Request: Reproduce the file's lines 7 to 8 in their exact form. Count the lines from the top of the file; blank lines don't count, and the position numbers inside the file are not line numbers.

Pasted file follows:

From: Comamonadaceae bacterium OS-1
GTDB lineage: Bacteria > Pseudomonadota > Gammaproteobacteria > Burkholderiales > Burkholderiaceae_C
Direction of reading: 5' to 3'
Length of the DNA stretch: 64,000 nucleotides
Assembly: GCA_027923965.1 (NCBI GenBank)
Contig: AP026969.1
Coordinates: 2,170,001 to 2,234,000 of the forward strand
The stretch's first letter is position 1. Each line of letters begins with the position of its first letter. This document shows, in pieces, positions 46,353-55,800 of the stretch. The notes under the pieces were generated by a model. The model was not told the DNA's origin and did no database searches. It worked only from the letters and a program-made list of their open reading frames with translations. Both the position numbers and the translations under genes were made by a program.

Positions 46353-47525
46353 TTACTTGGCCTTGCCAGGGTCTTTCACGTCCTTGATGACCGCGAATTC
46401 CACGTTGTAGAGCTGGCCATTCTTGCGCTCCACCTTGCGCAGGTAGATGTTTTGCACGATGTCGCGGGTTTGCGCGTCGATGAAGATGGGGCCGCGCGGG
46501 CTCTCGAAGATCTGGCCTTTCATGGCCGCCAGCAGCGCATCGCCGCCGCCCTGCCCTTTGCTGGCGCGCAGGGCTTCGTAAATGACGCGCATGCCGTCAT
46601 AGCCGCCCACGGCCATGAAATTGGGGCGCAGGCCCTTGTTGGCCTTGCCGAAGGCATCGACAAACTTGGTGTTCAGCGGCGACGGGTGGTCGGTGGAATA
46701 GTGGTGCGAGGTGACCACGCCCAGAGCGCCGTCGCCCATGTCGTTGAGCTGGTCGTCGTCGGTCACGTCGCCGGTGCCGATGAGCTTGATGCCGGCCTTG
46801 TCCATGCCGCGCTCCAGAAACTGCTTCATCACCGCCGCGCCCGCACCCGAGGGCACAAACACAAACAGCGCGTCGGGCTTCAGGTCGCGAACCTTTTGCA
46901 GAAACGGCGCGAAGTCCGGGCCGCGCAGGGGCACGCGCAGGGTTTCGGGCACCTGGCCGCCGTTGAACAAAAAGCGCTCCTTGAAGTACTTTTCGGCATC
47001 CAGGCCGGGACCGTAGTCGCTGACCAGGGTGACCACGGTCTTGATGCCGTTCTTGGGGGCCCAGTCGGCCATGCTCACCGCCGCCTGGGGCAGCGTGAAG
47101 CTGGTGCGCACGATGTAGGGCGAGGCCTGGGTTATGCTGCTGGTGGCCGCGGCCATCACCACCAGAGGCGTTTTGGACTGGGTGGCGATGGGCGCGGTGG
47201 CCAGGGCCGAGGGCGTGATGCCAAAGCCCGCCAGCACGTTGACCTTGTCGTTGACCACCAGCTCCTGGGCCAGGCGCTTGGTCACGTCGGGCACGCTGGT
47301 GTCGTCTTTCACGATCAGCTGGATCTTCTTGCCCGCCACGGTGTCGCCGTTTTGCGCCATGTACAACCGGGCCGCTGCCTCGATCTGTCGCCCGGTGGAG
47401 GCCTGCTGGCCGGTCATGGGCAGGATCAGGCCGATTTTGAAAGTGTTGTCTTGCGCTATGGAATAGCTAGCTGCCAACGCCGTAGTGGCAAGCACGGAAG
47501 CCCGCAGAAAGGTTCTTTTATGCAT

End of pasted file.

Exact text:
Coordinates: 2,170,001 to 2,234,000 of the forward strand
The stretch's first letter is position 1. Each line of letters begins with the position of its first letter. This document shows, in pieces, positions 46,353-55,800 of the stretch. The notes under the pieces were generated by a model. The model was not told the DNA's origin and did no database searches. It worked only from the letters and a program-made list of their open reading frames with translations. Both the position numbers and the translations under genes were made by a program.